Bright Outlook for Mercer County, Speakers Say

HERMITAGE, Pa. – Penn-Northwest Development Corp. is working on projects that could mean a $174 million in investment in Mercer County and 3,400 jobs, those who attended the inaugural forecast breakfast Tuesday presented by the Shenango Valley Chamber of Commerce.

Rachel Leige, Penn-Northwest director of economic development, delivered the news at Avalon Golf & Country Club @ Buhl Park.

Leige was one of 17 who spoke on steps their organizations are taking to advance education, health care, local media, business development or quality of life in Mercer County.

“We always have a pipeline of new industry projects that are potentials for the area,” Leige said. Her agency narrowed a list of 60 prospects to 40, “companies that we really think could make it here and we have the network to support [them],” she said. Over the past seven months, seven of those companies have conducted site visits.

One project Penn-Northwest is working to bring to fruition is a one-million-square-foot grocery distribution center, she said. It’s part of the logistics and distribution industry the agency is working to attract as it points to the region’s prime transportation access.

“Manufacturing is still very much alive and well,” she added. Another company Penn-Northwest is working with, a Canadian manufacturer of custom-made security products, is looking to establish a U.S. office.

The agency also is working with a pair of “utility-scale energy producers” that would put Mercer County “at the forefront of some new energy sector projects,” including solar, she said. Interest from the solar sector is driven by the cost of land and efficiency and affordability of infrastructure maintenance.

Sherris Moreira, executive director of the chamber, sees “a lot of potential for growth” in the Shenango Valley, including several business expansions and projects in health care. The county visitors bureau, VisitMercerCountyPA, is working to bring “interesting attractions” that would support the area, she reported.

The focus on positive news “doesn’t mean that we’re ignoring the challenges in the community,” Moreira said. Those challenges include the announcements, just before the end of last year, that the Sears and Macy’s department stores in the Shenango Valley Mall will close. And Shenango Valley residents are affected by the elimination of the third shift at the General Motors plant in Lordstown, Ohio.

The community escaped another closing that would have hurt the community when the State Correctional institution-Mercer, slated to close, will not, Moreira noted.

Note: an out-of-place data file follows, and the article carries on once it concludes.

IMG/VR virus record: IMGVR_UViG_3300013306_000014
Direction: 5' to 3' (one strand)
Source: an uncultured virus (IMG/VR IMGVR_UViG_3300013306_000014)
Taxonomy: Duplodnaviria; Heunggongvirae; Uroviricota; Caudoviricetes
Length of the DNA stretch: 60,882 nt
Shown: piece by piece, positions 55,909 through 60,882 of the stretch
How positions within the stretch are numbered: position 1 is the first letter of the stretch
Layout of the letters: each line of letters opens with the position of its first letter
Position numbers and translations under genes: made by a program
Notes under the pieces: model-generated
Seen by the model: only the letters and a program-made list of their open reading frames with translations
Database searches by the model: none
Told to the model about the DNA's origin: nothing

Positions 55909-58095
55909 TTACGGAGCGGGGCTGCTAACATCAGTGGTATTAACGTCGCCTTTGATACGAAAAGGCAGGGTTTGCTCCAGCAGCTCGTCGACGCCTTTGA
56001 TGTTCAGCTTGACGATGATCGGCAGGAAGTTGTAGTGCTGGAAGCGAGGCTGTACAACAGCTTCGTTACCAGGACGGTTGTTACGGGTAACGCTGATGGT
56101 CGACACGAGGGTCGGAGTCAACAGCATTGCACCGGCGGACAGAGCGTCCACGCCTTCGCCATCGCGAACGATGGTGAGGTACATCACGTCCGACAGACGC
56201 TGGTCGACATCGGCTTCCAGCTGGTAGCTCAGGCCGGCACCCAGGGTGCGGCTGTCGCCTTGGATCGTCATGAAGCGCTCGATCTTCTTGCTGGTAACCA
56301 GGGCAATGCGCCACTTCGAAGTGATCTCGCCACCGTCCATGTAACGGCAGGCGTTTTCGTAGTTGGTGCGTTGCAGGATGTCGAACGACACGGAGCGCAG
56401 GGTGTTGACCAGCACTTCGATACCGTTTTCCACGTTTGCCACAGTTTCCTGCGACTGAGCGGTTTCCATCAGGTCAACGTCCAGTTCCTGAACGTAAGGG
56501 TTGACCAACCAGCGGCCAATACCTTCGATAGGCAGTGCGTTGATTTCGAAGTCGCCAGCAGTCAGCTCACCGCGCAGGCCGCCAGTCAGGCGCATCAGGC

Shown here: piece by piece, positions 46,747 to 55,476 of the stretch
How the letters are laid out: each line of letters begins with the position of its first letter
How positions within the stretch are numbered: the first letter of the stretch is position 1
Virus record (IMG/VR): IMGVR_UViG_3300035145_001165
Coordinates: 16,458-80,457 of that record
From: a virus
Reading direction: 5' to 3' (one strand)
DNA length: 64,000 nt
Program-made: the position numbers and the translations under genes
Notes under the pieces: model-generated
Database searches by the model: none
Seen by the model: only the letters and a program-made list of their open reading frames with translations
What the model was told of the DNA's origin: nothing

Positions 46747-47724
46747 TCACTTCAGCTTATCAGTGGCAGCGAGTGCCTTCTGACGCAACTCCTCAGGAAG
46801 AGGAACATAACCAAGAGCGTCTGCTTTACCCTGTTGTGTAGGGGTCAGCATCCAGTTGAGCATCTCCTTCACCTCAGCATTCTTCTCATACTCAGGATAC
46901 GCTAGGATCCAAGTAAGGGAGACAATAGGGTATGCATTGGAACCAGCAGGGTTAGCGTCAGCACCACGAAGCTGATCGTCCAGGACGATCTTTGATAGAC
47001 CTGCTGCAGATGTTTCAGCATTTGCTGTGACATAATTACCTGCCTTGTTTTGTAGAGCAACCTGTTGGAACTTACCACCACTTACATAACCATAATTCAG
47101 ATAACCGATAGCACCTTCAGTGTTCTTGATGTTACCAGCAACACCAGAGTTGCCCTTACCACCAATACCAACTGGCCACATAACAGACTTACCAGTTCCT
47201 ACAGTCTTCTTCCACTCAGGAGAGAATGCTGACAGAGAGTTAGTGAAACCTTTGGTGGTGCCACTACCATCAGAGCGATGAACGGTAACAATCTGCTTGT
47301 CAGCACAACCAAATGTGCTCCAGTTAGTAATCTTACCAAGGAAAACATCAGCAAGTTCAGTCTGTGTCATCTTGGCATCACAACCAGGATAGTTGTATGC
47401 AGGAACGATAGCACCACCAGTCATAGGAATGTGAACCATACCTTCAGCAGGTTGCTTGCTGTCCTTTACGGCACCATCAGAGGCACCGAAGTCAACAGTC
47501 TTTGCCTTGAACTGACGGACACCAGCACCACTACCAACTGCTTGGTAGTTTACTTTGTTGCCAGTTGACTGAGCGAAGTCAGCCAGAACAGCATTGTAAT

Such closings can provide opportunities, said Maggie Horne, director of the Small Business Development Center at Gannon University. “Many of our small businesses are launched out of closings like that,” she said.

The center provides free one-on-one counseling to entrepreneurs and small businesses as well as educational programs, she said.

Two of SBDC’s initiatives this year are launching an incubator and relaunching the Athena PowerLink mentoring program for female-owned businesses. “It is a valuable program for the woman business owner who wants to take her business to the next level,” she said. “I’m determined to bring that back.”

Several speakers highlighted upcoming developments with their organizations:

Don Owrey, president of UPMC Horizon, reported his organization would invest more than $50 million over the next 24 months into new program development, infrastructure improvements and facility renovations, including more than $30 million at Jameson Memorial hospital.

Doug Decker, executive vice president at Laurel Technical Institute, said the school would soon unveil a new 30,000-square-foot center in Hermitage. It is maintaining its operation in downtown Sharon.

Shane Nugent, vice president of The Nugent Group, said it’s two months away from opening the new 70,000-square-foot Lakes at Jefferson retirement community in Mercer. There residents will be encouraged to participate in activities and tasks they choose.

“We call it our community with purpose,” Nugent said. Research shows individuals with a sense of purpose and strong social outlet live richer lives and tend to recover quicker when faced with a health challenge.”

The chamber’s approach to economic development focuses on quality of life, Moreira said. Focusing on such amenities makes a place more attractive to draw workforce as well as new business, she said.

“We’re taking a different approach that we can actually help create synergy between traditional economic development approaches,” she said.

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